When I visit the Meenakshi Temple at Madurai, a vast complex built over seven centuries, the spatial experiences continually reveal the duality of life through simultaneous co-existence of the extremes, namely space organisation characterised by the informal as well as formal, structured with loose and finite with infinite. These spatial attributes are also intrinsic to traditional towns and villages of India. The builtforms and open spaces enrich both the private and public realms. Corridors of various scales are designed to instantly recall our ancient history through columns or walls elaborately decorated with stories and myths that immediately connect to other worlds with different times, even though the clock continues to tick normally.

The varied sizes, scales, and typologies of the open and semi-covered courtyards extend my vision t o the eternal passage of the sun or the moon, the changing patterns of the starlit sky, and the rhythms of the seasons. The saturated, diverse, and simultaneous experiences at the temple, as well as the deities in the niches of the walls surrounding the shrines, intercept my movement through the depiction of social context similar to those in towns. Nevertheless, these diverse experiences do not distract me from the goal instead, they simultaneously connect me to the main and multiple centres and peripheries in this complex. Strangely, this vast complex becomes condensed into one experience, its diversity appearing simultaneously both close and far. For example, watching a statue of a deity hidden in the corner of a dark room adjacent to the corridor, I constantly sense the presence of the main deity across a great distance and through the layers that surround it. A universal energy seems to be generated by the dynamic relationships among solids and voids, built and unbuilt.

Another significant and completely different architectural example is the observatory at Jaipur, known locally as jantar mantra, which implies magical contraptions. Here, the visitor enters into a totally different time frame. All of the architectural manifestations are sculptural interpretations of scientific instruments employed to measure cosmic time through the movements of the planets and stars. These devices represent a condensation of all celestial movements in a permanent stage set of precisely located and oriented architectural forms. These casual observer may experience the enigmatic quality of their geometry, but for the an enquiring mind the shadows, moving over time, somehow convey silent but certain connections with the sky, the cosmos, and the larger order of time.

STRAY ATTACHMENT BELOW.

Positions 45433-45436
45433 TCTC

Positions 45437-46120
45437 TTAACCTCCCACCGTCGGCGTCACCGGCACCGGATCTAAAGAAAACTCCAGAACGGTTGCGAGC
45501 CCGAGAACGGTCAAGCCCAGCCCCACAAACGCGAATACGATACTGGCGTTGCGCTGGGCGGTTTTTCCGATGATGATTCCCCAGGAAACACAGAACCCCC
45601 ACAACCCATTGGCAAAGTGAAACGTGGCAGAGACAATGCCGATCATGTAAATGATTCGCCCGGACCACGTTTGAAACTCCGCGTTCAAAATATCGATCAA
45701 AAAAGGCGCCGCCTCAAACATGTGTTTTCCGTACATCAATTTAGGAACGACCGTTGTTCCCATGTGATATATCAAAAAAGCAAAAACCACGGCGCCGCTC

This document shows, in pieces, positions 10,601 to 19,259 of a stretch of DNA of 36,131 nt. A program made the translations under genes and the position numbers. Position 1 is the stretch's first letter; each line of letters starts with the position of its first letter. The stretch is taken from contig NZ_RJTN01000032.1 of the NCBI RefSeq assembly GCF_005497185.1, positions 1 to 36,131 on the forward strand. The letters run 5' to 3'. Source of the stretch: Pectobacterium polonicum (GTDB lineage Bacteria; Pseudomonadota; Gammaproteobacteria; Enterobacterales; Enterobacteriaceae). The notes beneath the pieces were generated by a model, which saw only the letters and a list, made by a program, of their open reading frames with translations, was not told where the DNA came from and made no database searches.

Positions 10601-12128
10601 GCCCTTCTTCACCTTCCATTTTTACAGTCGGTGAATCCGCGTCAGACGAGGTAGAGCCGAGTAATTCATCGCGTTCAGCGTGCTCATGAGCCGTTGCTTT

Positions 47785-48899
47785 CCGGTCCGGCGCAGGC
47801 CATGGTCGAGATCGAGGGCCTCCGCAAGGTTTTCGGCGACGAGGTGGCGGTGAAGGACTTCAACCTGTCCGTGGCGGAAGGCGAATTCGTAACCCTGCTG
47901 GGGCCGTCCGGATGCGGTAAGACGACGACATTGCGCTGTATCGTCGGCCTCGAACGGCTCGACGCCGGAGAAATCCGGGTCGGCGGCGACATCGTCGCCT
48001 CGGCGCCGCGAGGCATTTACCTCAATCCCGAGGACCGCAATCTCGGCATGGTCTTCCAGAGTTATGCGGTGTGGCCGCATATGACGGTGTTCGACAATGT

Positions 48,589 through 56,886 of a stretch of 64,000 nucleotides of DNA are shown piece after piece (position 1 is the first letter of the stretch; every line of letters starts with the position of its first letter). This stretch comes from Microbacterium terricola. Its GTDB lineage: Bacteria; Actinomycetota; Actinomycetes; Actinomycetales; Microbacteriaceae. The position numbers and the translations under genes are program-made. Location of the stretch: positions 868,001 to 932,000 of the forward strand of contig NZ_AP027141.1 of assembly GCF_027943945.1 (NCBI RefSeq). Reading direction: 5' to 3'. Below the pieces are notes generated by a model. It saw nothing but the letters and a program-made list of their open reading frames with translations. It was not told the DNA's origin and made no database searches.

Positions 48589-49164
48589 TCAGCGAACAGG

Yet another example is the Islamic complex at Sarkhej, Ahmedabad, built around 1466. Here, a summer palace, a mosque, and several tombs are organized around a tank. It is the most frequented monument in the city. Some visit this complex simply to go to the mosque, some only to the tombs, while others sit under the pavilions in the arid climate. In the end, they all sit around the steps that enclose the vast water tank, performing the daily chores of washing clothes or bathing. Even though the complex has designated areas for the tomb, the mosque, and the pavilions, there are several unassigned, in-between spaces that have become unique allowing for spontaneous activities ever changing with seasons, festivities and intensity of visitors. Rather than physical architectural linkages, the visual, emotional, and psychological connections have become important and contribute to the popularity and compelling force of this complex.

The building have a strong relation to sun, the moon, and the water. The famous step wells that connect the changing levels of drinking water are our unique architectural monuments celebrating the presence of and access to water. Narrow, long, and often more than five floors deep, these underground wells are located mostly in hot, dry climates where the water level changes drastically during the monsoon and summer seasons. Going beyond mere functionality, the sequence and process of the task of fetching water is elaborately designed to exalt the ceremonial and sacred aspects of water. The introduction of several pauses and the provision of underground rooms for resting accommodate gatherings away from the hot sun. The passage of time is conveyed to the relaxing crowd through the daily movements of the sun and shadows, which filter through the lattice of beams and columns, as well as through the seasonally changing water level. In this ceremoniously designed, inclined, and horizontal space, planned and unplanned encounters with other community members encourage one to discuss - and absorb or efface - personal experiences of daily family life. In the shadows and the silhouettes against the sky, one discovers the story of a period full of myths and realities.

In the Indian subcontinent, towns and cities that grew over time narrate similar physical and metaphysical stories. For example, the juxtaposition of linear, meandering streets with multifaceted, irregular open spaces at Delhi, Ahmedabad, and other cities, or the high plinths of the houses with deep verandas at Benares, or the open-sky terraces and extra-large gargoyles in the desert of Jaisalmer, or the finely carved jharookhas at Jaipur, Rajasthan, simultaneously express the need of a very complex way of life and the aspirations of a particular people and place. Layers of forms, surfaces, and architectural styles vary in relation to climatic conditions, suggesting the continuity and prolongation of time. The architecture expresses a life style that has existed and will exist as long as the context does.